Georgia’s Secretary of State Brad Raffensperger, who likely doesn’t have a prayer of getting re-elected, sent a request to the courts this week requesting that ballot images taken from the voting machines be the only source of evidence to be used in an upcoming audit in Fulton County. Raffensperger doesn’t want the paper ballots reviewed, Creative Destructive Media reports.
Why? If the election was so perfect, why not look at the actual ballots.
Raffensperger has filed a legal brief to weaken an upcoming audit of suspect ballots in his latest peculiar move to stand in the way of electoral transparency.
Activists with VoterGA have pushed to put the ballots in Fulton County, GA through a forensic audit. A judge agreed to it, but Raffensperger is fighting to keep the ballots from being inspected. The amicus brief filed by Raffensperger’s office can be seen here.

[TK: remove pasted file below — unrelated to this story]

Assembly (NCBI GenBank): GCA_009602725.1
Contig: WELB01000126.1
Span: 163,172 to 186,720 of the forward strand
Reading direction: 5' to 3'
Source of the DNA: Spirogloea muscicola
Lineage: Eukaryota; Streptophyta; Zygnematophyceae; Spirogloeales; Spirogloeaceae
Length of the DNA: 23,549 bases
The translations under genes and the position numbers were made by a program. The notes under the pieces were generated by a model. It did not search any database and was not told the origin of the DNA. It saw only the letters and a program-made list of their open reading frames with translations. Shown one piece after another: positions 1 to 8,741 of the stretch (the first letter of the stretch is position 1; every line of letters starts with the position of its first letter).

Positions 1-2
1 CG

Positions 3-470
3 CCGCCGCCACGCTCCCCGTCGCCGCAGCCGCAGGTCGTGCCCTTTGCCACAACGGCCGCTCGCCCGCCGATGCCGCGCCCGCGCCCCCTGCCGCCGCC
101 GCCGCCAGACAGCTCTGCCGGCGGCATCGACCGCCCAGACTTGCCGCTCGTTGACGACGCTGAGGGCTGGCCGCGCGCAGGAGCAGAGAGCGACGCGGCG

“The Secretary respectfully requests that the Court permit Petitioners to inspect ballot images only and deny Petitioners’ request to inspect and scan ballots,” the brief states.
“Petitioners have submitted to the Court a proposed order granting their Motion to Unseal, which would grant Petitioners sweeping and unprecedented access to all ballots,” the brief adds.
VoterGA claims that Raffensperger misrepresented their position in his amicus brief. They are also fed up with Raffensperger’s request to provide the activists with only “ballot images” that are curated by the Secretary of State’s office, rather than the actual ballot itself.
“Ballots are then scanned through optical voting scanners selected and furnished by the State of Georgia pursuant to O.C.G.A. § 21-2-300. Once scanned, an electronic ballot image is created and stored on a memory card,” the amicus brief explains.
The problem is they don’t trust Raffensperger and the fact that he would have control is unacceptable to them.
Why would Raffensperger not cooperate? What is he afraid of?
Right now, he’s getting it from all directions. He’s being sued for the so-called voter suppression bill (the perfectly fine Election Integrity Act) and for discrimination. We all know by now there is no discrimination in the bill.